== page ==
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Audit: Insurers Owe State $65M In Premium Taxes

Seventeen New Mexico insurance companies owe the state $65 million in unpaid premium taxes, according to an audit released Tuesday by State Auditor Tim Keller.

While that's a lot, it's far less than the $193 million that Keller and others had previously said the insurers owe.

The audit looked at 30 insurance companies, including health insurers, life insurers and property and casualty insurers during the period from 2003 to 2016. Of those, 17 were found to have underpayments totaling almost $65 million.

The 17 insurers weren't named in the audit, which was done by Examination Resources LLC of Atlanta, Georgia. Nor was it clear how the state would go about recovering that money.

The 30 companies examined had 84 percent of the market in the life, health and property and casualty insurance business, the audit said.

Here's the news release from Keller's office:

SANTA FE, NM – Today, State Auditor Tim Keller released a special audit of the Office of the Superintendent of Insurance’s (OSI) collection of premium taxes owed by insurance companies. The Office of the State Auditor (OSA) initiated the special audit earlier this year to resolve longstanding questions about the amounts owed to the state from insurance companies. The audit examined 30 insurers during the period from 2003 to 2016, including health insurers, life insurers and property and casualty insurers. Of those companies, 17 were found to have underpayments totaling almost $65 million, the largest of which owes nearly $30 million.

“This audit brings much needed clarity to decades of longstanding disagreements about amounts collected and owed when it comes to premium taxes. Now it’s time for OSI to do its job and collect these monies owed to our state, and for the companies to promptly pay up, and both to prevent this from happening in the future. Despite some roadblocks and disagreements along the way, I’m pleased that all parties – the Legislative Finance Committee, the Department of Finance and Administration, the Superintendent of Insurance and the insurance providers - came together to participate fully in this audit and for what is in the best interest of New Mexico.”

The OSA’s Audit recommends the following actions:

- Collect the amounts that are owed to the state. Now that the amounts owed to the state have been calculated, it is OSI’s responsibility to issue assessments to the insurance companies, consider penalties and interest, and allow the insurers the opportunity to respond. The OSA previously requested that the Office of the Attorney General be actively engaged in the negotiation and approval of any proposed settlements.

- Improve oversight immediately. Most of the audit’s seven findings stem from OSI inability, or lack of resources, to ensure that insurance companies are properly utilizing credits, taking deductions, and reporting premiums. The audit outlines steps that OSI can take immediately to improve its oversight of the use of Medical Insurance Pool (MIP) credits, political subdivision deductions, and reporting of premiums as required by law.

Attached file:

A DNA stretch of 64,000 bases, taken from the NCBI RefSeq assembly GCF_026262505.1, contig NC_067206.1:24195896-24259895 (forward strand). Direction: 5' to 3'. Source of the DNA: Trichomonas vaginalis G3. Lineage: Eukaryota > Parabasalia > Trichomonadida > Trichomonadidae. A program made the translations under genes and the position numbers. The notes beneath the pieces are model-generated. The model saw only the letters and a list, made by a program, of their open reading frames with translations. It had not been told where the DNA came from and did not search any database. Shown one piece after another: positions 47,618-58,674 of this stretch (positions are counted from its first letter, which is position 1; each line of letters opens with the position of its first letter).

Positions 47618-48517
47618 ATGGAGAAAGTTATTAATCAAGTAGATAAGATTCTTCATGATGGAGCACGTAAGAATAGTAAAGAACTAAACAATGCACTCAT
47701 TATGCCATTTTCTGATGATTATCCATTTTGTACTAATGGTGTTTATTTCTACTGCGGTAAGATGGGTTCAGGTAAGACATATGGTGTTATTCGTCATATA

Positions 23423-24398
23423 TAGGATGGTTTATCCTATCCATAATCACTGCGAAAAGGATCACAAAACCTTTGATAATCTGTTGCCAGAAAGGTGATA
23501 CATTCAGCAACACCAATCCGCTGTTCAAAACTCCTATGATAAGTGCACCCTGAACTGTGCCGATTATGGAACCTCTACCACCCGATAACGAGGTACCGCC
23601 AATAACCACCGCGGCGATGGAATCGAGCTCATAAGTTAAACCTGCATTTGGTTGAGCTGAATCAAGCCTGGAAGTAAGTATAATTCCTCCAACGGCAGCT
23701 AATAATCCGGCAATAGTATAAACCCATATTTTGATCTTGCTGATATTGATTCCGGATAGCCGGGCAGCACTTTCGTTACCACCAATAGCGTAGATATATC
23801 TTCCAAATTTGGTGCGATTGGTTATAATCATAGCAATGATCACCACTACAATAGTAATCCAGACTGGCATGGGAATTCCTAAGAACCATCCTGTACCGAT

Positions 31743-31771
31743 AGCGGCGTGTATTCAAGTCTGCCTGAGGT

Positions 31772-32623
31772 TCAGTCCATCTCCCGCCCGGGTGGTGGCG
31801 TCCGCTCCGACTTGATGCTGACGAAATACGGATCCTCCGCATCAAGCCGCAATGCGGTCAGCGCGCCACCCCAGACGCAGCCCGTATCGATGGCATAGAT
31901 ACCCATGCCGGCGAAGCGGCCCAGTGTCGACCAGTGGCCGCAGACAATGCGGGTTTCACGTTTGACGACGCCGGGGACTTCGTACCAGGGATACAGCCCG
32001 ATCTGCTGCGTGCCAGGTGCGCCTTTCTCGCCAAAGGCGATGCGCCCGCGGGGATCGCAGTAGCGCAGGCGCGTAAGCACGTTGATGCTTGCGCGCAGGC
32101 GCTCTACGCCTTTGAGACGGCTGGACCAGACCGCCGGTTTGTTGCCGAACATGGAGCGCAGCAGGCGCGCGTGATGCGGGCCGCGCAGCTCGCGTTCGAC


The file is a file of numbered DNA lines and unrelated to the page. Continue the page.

- Move premium tax collection duties to an experienced agency. Due to ongoing resource, expertise and financial management challenges at OSI, OSA recommends that the New Mexico Legislature consider moving premium tax collection duties to an experienced oversight agency like the Taxation and Revenue Department (TRD). As part of last year’s budget, both agencies are required to submit a plan to the Legislature by December 31, 2017, regarding the transfer of these duties to TRD.

“With this audit, we’ve pinpointed the precise amount that the state can seek from insurance companies,” stated State Auditor Tim Keller. “Make no mistake, $65 million is a lot of money for New Mexico, this amount could have filled most of the gap during the last budget crisis, prevented the need for a special session, service cuts or tax increases. That’s why it matters for New Mexicans that agencies fulfill their duty to collect taxes in an accurate and timely way and do not leave money on the table.”

For this audit, the OSA worked with the Legislative Finance Committee, the Department of Finance and Administration and OSI to determine the audit’s scope of work and timeline for completion. An earlier sample-based review found serious weaknesses in OSI’s collection processes but was not able to pinpoint the exact amount owed by each company because auditors only had access to OSI’s faulty records. The special audit being released today was conducted by an independent outside firm, Examination Resources, which reviewed both OSI and insurance company records, under the oversight of OSA.

“Given longstanding problems with premium tax collection at OSI, it is in the best interests of the agency and the state for the Legislature to move these critical duties under an agency that is more capable of adequately handling the collection of complex taxes,” said Keller.

OSI’s 2016 annual audit resulted in an unfavorable “disclaimer of opinion,” meaning that auditors were unable to obtain adequate information to support the agency’s financial statements. That audit report identified 31 findings relating to all aspects of OSI’s financial operations. The OSI’s 2017 annual audit is still in progress.

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